Effects of Amaferm supplementation on growth performance, carcass characteristics, and blood and milk constituents of sheep
Campbell, Shawn Larry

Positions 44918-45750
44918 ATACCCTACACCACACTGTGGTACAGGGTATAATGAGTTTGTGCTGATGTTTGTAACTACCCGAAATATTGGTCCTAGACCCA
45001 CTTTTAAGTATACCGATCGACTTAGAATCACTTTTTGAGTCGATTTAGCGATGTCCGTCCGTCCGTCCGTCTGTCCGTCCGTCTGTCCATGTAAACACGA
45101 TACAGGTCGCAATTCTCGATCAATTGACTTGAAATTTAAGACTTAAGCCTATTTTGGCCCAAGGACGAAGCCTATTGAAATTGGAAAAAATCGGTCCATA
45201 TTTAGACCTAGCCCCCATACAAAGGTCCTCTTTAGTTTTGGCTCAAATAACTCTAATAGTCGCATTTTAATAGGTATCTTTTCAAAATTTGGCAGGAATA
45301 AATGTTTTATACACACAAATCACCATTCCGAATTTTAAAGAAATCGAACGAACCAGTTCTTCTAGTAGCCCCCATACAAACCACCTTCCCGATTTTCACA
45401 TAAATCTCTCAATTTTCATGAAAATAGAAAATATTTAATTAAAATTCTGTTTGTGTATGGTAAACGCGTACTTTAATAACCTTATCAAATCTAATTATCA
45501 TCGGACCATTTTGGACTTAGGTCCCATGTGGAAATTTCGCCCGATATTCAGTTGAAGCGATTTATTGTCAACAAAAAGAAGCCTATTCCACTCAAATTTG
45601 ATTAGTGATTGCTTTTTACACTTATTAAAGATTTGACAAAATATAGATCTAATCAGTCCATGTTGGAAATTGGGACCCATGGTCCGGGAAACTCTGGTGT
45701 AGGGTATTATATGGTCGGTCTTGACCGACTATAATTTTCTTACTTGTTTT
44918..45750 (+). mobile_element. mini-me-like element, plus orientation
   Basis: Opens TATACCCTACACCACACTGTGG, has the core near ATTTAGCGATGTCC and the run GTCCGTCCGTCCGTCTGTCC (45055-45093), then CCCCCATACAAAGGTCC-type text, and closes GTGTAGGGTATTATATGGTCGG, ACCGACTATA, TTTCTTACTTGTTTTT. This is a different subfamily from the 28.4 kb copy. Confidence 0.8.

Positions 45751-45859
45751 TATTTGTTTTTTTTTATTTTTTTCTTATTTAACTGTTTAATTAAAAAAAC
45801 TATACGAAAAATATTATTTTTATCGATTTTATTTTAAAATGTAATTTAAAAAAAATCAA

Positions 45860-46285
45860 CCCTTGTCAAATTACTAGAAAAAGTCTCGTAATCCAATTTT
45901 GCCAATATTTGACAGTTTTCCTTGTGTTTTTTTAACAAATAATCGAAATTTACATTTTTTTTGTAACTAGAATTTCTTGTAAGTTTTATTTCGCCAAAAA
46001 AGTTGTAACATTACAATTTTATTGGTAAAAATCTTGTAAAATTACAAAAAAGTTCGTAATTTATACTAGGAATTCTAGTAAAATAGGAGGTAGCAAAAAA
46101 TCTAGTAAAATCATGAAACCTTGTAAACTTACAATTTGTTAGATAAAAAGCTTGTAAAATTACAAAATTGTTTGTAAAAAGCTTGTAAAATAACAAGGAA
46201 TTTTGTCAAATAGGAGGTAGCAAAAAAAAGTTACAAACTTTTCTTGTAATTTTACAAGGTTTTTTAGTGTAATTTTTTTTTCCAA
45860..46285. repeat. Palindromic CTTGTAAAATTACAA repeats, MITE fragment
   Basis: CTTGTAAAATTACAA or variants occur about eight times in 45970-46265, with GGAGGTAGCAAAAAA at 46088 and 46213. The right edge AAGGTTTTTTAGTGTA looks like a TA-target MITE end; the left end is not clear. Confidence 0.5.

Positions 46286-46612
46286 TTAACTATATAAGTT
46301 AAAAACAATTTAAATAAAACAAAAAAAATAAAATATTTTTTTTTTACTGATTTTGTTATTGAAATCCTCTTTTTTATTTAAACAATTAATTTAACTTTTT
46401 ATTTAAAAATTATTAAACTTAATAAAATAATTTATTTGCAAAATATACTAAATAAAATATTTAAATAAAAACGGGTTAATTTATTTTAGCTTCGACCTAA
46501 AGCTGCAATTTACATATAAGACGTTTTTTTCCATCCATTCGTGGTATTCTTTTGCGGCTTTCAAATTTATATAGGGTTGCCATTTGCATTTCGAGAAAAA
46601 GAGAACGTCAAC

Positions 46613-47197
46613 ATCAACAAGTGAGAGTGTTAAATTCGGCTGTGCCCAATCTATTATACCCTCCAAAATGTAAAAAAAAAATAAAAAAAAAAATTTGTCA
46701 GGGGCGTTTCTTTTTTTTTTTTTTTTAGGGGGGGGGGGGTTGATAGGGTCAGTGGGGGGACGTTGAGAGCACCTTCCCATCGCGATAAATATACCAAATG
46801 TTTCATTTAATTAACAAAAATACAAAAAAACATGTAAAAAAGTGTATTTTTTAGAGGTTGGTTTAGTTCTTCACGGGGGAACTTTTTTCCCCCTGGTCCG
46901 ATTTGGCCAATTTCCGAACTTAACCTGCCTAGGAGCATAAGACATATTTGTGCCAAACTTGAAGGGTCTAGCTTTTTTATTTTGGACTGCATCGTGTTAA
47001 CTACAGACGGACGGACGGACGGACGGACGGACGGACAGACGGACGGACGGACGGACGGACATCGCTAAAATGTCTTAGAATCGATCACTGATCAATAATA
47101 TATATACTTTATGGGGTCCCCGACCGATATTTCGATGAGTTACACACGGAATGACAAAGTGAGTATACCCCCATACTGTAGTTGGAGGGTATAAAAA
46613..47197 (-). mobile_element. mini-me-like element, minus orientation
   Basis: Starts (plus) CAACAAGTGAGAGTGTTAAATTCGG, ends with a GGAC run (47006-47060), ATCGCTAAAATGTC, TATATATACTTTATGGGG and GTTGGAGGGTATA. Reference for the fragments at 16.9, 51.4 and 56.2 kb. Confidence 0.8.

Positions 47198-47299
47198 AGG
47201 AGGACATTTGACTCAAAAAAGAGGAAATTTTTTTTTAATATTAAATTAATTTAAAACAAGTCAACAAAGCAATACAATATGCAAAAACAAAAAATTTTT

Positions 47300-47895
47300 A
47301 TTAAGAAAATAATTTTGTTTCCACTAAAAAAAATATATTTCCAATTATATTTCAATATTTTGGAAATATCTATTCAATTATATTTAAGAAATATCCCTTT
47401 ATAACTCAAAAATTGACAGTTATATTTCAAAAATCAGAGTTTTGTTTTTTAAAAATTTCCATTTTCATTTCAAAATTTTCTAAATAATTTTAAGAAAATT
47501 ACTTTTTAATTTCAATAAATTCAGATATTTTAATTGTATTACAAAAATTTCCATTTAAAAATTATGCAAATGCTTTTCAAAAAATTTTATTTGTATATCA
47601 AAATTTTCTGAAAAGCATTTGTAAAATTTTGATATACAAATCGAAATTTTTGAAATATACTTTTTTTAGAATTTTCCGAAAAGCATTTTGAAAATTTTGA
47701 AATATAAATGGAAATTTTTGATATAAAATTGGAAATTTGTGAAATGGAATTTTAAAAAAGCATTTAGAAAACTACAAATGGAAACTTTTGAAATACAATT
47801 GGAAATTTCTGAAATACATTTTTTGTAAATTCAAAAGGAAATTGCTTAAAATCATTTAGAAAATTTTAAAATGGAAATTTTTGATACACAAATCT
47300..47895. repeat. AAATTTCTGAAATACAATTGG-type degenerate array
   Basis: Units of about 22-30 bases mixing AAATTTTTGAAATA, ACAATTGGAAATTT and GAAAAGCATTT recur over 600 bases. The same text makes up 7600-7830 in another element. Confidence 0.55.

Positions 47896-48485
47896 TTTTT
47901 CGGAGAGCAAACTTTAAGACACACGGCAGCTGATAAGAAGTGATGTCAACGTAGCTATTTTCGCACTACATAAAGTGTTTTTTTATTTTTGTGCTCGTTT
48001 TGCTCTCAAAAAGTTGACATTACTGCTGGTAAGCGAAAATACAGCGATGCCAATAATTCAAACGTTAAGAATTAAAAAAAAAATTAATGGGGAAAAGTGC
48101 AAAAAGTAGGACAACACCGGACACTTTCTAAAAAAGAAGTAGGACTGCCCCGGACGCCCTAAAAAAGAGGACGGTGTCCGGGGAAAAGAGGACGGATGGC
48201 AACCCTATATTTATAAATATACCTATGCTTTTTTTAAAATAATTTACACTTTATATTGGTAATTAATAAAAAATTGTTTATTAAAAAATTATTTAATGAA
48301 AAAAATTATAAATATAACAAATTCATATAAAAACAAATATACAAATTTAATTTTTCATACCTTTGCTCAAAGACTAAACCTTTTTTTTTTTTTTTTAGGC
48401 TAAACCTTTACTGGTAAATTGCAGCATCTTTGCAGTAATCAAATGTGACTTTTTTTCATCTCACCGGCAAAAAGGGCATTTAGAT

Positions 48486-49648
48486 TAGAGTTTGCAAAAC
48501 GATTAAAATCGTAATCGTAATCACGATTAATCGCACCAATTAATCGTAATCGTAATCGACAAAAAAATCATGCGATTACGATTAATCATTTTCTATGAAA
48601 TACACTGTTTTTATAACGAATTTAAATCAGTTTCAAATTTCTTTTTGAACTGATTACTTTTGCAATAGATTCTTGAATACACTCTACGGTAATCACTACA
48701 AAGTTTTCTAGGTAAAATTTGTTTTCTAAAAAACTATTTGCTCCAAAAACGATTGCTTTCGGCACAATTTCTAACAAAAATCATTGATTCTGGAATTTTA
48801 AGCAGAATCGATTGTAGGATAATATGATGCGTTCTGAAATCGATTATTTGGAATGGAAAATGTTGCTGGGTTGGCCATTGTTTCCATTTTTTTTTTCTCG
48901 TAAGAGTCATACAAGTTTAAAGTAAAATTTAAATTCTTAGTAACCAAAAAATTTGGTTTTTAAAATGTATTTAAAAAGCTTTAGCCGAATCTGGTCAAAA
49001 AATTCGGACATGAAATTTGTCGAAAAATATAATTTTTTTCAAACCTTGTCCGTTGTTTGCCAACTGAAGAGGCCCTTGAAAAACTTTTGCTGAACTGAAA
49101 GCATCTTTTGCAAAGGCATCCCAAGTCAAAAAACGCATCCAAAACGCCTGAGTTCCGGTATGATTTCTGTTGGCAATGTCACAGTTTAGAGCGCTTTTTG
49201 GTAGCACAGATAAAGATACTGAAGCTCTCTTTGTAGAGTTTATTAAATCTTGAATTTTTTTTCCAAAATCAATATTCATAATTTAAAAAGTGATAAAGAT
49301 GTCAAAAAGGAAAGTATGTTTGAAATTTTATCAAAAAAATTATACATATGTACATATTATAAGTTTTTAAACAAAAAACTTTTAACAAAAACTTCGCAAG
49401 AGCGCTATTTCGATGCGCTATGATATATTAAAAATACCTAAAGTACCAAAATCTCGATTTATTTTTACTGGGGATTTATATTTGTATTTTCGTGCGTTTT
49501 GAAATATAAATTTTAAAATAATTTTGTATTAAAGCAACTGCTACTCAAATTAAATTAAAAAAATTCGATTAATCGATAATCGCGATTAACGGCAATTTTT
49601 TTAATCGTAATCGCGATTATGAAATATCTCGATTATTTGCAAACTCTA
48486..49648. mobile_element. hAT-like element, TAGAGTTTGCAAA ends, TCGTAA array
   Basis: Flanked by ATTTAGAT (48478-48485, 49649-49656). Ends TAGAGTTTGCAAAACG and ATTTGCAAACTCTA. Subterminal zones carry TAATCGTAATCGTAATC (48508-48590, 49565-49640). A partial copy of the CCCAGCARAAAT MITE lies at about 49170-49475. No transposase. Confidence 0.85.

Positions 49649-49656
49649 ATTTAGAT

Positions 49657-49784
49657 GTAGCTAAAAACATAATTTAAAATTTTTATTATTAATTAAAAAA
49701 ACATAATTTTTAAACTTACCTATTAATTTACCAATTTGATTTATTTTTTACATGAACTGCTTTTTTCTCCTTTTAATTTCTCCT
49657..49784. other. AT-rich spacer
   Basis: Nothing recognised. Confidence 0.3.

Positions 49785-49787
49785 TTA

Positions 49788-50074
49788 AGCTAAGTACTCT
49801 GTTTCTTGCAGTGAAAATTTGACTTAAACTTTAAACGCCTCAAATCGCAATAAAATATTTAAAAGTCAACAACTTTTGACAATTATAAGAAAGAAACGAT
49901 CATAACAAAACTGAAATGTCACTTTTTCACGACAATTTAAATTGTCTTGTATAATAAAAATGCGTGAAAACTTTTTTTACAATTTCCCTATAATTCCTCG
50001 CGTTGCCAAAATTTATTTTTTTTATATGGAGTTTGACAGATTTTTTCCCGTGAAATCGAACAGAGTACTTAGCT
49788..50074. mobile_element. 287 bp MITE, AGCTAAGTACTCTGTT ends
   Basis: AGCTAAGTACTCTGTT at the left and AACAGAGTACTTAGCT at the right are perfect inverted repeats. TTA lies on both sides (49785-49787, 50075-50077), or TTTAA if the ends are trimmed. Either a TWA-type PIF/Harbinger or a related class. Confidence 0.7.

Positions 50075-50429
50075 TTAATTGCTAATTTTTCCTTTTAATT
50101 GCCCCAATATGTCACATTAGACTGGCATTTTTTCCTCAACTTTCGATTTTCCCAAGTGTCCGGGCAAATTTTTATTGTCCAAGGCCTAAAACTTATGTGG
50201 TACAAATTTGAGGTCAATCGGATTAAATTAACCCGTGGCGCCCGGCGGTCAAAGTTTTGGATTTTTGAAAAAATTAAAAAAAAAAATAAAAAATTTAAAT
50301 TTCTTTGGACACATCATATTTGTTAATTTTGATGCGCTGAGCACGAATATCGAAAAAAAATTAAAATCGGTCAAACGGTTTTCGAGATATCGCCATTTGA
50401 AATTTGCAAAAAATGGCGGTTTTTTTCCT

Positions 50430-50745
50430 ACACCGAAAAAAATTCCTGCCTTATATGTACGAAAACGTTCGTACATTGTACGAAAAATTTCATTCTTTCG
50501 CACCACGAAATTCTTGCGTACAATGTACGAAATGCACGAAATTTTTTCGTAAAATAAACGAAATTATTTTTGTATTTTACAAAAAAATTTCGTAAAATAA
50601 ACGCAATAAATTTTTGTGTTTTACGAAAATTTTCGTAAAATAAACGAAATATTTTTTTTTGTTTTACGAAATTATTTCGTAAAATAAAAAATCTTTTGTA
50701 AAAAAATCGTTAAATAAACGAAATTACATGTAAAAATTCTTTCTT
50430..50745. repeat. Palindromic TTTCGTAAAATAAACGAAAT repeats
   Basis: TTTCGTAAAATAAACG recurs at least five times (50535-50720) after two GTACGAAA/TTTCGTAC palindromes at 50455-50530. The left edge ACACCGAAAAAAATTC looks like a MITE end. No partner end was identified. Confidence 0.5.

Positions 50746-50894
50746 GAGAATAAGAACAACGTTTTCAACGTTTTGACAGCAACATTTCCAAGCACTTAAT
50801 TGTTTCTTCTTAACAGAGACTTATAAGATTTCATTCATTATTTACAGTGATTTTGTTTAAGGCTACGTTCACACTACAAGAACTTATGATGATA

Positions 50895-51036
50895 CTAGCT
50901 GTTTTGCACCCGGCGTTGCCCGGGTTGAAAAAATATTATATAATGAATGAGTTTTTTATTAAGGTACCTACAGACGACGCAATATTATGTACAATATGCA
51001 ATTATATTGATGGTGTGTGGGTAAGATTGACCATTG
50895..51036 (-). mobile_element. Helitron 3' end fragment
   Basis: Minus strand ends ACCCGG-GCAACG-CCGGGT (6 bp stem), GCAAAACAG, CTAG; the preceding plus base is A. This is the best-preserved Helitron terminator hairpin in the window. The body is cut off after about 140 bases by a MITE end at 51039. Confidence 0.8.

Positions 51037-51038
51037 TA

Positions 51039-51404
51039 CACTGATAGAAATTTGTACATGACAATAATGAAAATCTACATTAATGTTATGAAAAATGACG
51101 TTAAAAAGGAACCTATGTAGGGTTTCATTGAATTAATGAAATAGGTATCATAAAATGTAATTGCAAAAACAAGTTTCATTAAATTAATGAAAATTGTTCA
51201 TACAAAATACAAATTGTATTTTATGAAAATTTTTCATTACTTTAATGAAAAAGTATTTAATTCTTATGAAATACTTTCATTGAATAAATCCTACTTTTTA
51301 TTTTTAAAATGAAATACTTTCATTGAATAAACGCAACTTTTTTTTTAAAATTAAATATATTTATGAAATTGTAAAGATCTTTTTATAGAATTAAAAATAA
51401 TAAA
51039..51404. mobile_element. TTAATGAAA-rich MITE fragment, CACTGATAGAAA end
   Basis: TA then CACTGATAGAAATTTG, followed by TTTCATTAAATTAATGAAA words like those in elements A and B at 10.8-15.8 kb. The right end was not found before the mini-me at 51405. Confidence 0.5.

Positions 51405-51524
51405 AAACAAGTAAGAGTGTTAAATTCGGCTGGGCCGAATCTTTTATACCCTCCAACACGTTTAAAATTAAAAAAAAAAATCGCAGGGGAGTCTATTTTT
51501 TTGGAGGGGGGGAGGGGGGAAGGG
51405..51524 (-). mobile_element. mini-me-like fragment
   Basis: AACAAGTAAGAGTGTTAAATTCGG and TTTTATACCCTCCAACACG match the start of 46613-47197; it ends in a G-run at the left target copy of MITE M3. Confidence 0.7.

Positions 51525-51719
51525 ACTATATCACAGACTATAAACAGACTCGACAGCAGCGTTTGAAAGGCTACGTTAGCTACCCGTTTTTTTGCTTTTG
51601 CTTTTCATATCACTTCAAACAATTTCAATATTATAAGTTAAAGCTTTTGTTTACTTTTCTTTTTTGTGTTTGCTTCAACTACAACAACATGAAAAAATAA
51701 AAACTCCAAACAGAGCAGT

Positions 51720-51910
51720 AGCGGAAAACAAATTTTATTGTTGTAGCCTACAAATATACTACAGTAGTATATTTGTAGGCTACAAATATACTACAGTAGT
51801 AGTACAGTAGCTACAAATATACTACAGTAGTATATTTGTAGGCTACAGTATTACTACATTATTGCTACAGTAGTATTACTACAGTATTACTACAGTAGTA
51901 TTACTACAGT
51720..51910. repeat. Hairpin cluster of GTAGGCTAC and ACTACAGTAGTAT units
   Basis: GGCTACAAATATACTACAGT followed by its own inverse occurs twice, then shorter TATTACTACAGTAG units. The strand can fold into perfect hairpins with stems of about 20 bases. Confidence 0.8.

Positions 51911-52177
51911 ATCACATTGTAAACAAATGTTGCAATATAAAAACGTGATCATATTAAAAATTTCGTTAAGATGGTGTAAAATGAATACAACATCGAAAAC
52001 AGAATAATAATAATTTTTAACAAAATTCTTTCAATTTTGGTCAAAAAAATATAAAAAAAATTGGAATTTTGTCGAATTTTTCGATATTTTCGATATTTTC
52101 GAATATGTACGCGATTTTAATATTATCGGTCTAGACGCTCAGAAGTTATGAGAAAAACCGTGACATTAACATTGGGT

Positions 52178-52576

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The objectives of this research were to: (1) determine the effects of feeding Amaferm 60 d prepartum to ewes (n = 60) through weaning on ewe and lamb blood glucose, BUN, and blood and milk IgG concentrations, as well as milk composition (0-36 h postpartum). (2) To determine if sex of lamb, type of birth (single, twin, or triplet), and ewe age (3-7) affects blood glucose, BUN, and blood and milk IgG concentrations, as well as milk composition (0-36 h postpartum). (3) To determine the effects of feeding Amaferm 60 d prepartum to ewes through weaning on ewe and lamb body weight gain, body condition score, and milk yield. (4) To determine if sex of lamb, type of birth (single, twin, or triplet), and ewe age (3-7) affects ewe and lamb body weight gain, body condition score, and milk yield. (5) To determine differences between breed and treatments for growth performance, feed efficiency and carcass characteristics of lambs either fed a 14% finishing control diet or a similar diet containing Amaferm (0.5 g/hd/d). (6) To determine if any differences exist between breed and treatment for BUN, glucose, and IgG concentrations, and growth performance by lambs between birth and weaning. (7) To compare three finishing diets containing cotton byproducts as the source of roughage. An 8% starch-coated gin trash product (EGT), ground gin trash (GGT) (3/4" screen), and cottonseed hulls (CSH) were used for the roughage sources in three finishing diets. Amaferm was added to the diet of two pens, whereas the other two pens were fed the control diet. The diets consisted of 0.91 kg of com and 0.23 kg of cottonseed meal (CSM) daily or CSM plus Amaferm (14.17 g per ewe) for the experimental groups. Lambs (n = 47 for control n = 48 for Amaferm) were given free access to a 16% CP creep feed after they were 10 days old. Ewe milk IgG was higher (P < 0.01) for all times (0-36 h postpartum) for the control compared to the Amaferm fed ewes. Amaferm supplemented ewes (10.64%) had higher (P < 0.001) milk fat than control ewes (6.49%) at parturition. Milk lactose was higher (P < 0.05) for ewes on the control diet compared to the Amaferm diet (6-36 h postpartum). Lamb blood IgG did not differ P > 0.05) between treatments (0-36 h postpartum). Supplementing Amaferm to ewes increased milk fat at parturition, but decreased milk IgG and Lactose concentrations (0-36 h postpartum). Lamb IgG concentrations (0-36 h postpartum) were higher (P < 0.05) for Dorpcroix x Rambouillet (24.1 mg/mL) compared with the Rambouillet breed (21.2 mg/mL). Interactions between breed x treatment and breed x time occurred for BUN concentrations (0-36 h postpartum). Body condifion score 39 d postpartum was higher (P < 0.05) for Amaferm (2.65) compared with control (2.43) ewes. Supplementing Amaferm to ewes and lambs did not affect (P > 0.05) any other ewe or lamb BW gain, body condition score, or milk yield. Ewe body condition score BCS from parturition to weaning was higher (P < 0.05) for ewes nursing singles than ewes nursing twins, while Ewe BCS was lowest (P < 0.05) for ewes nursing triplets. Ewe BCS and BW through the entire study, and lamb weaning weight differed (P < 0.05) with ewe age (3-yr to 7-yr). Four-week milk yield differed (P < 0.05) for ewes nursing singles compared to ewes nursing twin or triplets. Supplementing Amaferm had very little effect on ewe and lamb performance or milk yield, however this study provided useful information about ewe age, and type of birth, and how they effect ewe BCS and BW, and lamb BW. Crossing Dorpcroix x Rambouillet breeds increased blood IgG concentrations (0-36 h postpartum) and tended to increase blood glucose concentrations (0-36 h postpartum) compared to the Rambouillet breed.